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12/19/2011

there's a place for us

For a writer, I don't have the best memory. It's not that I don't remember things. I do - I just remember snapshots rather than complete scenes. I remember the feeling of a moment, the gist of inspirational words, but the exact words escape me.

I think that's why I've always loved fiction and how easy it is to get lost in the world created by the author. Often times it's a mix of reality and fantasy. And even though things don't always go according to plan, there's a light with every misstep and the understanding that everything will work out in the end.

Not every story has a happy ending, but there is always an ending.

Life isn't like that. Life doesn't just end; it continues to breathe and grow - even after the person living the life is gone. Each choice a person makes has a consequence. Those consequences come to the person who made the choice as well as to other people.

If the woman didn't choose to place the baby up for adoption, then the couple wouldn't have adopted the baby. If the couple hadn't adopted the baby, the baby may never have learned how to read at 5. And if the baby hadn't learned how to read at 5, then the baby may never have grown up to be a writer.

And if the writer didn't tell the story of how boy met girl, there would be no inspiring words to curl up with on a rainy day. No funny words to laugh over while stretched out on the beach with a drink in hand. No sentence to dissect in the midst of a sophomore English class. No novel to write a five-page paper over in college.

The story, even though it has a definite ending, continues on because of the author's choice to write the story.

I've always been drawn to fiction because it gives me hope. I've always felt better suited for writing fiction because I didn't have to remember. I could grasp onto the moments in my life and enjoy the murkiness of those memories without having to squint and force the details to come into focus. And I've always loved fiction because I could hide my own realities behind it.

Then I made the choice to start a blog, and suddenly there is no hiding any realities. It is all about showcasing the good and the bad along with the somewhere in between.

Writing a blog is stretching me. It's causing me to look at the world more carefully. I'm taking in the edges and the details along with the whole picture. I'm going back to those little moments and dissecting them, trying to understand why I felt the way I did and what the air felt like and who was present.

There are certain moments that stand out. One was on a bridge. I was in junior high. The church I grew up in was at Conclaves. It was the end of the weekend. Split into our small groups, we wrote notes to one another. Notes of affirmation. Notes that could be pulled out years later and hopefully serve as the beacon of hope through whatever darkness we might be facing in that moment. I don't know the exact words that were written, though I am sure they are hidden somewhere in my bedroom at my parents house, but I remember how they made me feel. I felt inspired and good enough and loved. Three things that are sometimes difficult for a teenage girl to feel no matter how much she hears those things.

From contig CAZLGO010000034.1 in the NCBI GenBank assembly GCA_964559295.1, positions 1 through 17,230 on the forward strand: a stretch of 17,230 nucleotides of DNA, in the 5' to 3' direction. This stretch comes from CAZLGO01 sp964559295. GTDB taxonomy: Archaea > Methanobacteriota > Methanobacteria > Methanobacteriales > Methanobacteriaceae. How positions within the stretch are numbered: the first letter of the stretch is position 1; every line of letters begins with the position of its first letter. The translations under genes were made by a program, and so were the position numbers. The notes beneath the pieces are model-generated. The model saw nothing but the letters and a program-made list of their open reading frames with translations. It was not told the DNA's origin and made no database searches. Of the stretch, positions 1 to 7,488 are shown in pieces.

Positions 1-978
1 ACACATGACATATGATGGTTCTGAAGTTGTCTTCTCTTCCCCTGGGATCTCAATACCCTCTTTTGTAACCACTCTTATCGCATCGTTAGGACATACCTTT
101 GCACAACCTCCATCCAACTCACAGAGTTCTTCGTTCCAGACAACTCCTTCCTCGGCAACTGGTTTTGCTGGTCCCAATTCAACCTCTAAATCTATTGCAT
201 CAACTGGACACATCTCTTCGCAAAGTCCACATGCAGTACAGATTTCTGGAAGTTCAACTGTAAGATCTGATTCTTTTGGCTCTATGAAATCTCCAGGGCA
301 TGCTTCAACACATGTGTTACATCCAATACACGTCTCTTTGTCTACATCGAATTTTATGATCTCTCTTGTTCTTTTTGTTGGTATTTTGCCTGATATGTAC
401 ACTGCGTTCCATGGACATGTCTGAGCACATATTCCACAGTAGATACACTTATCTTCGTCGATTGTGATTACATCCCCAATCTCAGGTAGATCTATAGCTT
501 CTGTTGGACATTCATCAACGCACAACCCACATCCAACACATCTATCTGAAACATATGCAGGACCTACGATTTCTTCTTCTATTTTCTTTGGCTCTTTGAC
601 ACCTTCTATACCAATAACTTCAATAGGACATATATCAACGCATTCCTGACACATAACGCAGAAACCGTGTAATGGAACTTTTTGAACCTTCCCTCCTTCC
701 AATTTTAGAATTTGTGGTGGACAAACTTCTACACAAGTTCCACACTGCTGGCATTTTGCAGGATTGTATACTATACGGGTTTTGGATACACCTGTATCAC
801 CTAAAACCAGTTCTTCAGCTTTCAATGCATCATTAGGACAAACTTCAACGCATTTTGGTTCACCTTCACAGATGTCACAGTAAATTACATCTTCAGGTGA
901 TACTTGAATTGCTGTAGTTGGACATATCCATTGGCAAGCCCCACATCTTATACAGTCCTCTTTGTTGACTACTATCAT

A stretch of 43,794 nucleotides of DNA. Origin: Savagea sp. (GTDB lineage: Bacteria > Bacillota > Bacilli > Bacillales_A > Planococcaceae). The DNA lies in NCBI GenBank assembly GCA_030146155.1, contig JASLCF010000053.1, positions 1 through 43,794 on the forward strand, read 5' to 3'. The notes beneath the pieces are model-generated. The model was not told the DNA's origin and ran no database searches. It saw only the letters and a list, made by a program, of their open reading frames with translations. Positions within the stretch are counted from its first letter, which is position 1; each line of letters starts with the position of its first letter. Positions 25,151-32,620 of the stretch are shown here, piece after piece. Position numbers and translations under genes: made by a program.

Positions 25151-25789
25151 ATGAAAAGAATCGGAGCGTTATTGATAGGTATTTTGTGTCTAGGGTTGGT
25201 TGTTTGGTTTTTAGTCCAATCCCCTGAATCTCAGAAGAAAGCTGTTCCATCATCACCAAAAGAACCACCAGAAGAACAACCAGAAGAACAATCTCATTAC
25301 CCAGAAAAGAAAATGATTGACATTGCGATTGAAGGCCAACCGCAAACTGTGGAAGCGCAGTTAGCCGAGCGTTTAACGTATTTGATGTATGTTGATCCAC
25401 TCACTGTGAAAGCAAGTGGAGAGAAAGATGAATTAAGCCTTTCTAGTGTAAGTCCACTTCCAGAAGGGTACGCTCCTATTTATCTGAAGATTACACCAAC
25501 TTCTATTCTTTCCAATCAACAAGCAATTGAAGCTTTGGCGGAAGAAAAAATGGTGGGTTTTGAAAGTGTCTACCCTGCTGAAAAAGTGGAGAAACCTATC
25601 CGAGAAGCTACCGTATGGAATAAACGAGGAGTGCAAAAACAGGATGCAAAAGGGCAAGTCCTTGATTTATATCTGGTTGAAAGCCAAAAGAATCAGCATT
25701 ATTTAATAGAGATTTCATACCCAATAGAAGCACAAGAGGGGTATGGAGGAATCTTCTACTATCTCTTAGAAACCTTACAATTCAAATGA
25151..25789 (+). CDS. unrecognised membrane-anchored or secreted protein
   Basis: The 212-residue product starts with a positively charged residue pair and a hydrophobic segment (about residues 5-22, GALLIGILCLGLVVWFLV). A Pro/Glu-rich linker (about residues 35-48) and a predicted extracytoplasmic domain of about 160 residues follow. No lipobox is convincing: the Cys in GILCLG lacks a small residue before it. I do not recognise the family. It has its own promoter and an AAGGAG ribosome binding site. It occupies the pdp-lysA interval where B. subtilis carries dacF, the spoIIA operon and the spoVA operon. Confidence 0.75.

The other day I started putting together a bucket list. One of the items on the bucket list was to become an inspiration. While looking at the list earlier today, I found a comment from a friend of mine that read you can mark done on this one too...you have always been an inspiration to me.


Those words took me back to that bridge. And to other moments. Times when people poured into me and told me words of affirmation. Times when I heard that something I said or wrote - something I did - made a difference in someone else's life.

In those other moments, I would take the words, believe them for a moment, and then release them. But this time I held onto the words and thought about them. I considered what they meant. And I wondered what it was about me that made me feel like I shouldn't or couldn't believe the words.

I started wondering about what it is about all of us that makes us all feel that we aren't good enough. I started wondering about what it would be like if we started to see ourselves the way other people saw us.

How different my life would be if I saw myself as an inspiration. How different my life would be if I considered myself a writer. How different my life would be if I saw my dreams as realities and not impossibilities.

I don't have it all figured out (clearly). I'm stumbling and fumbling along in my weight loss journey. Rather than writing a novel, I think about the characters and the plot. And so maybe I'm not the one to spark a revolution for the whole world, but I am the one to spark a revolution for my own life.

So I am going to do the thing I've never been able to do. I'm going to take the words of affirmation, years worth of words of affirmation, and I am going to believe them. I am going to remember how it felt the first time I heard the words. I am going to concentrate on the details and allow them to seep into future memories. I am going to allow the words I once hid away to effect the rest of my life and maybe make their way into someone else's life.

I am going to be the person so many people already see me as.

(title from "romeo & juliet" by edwin mccain)



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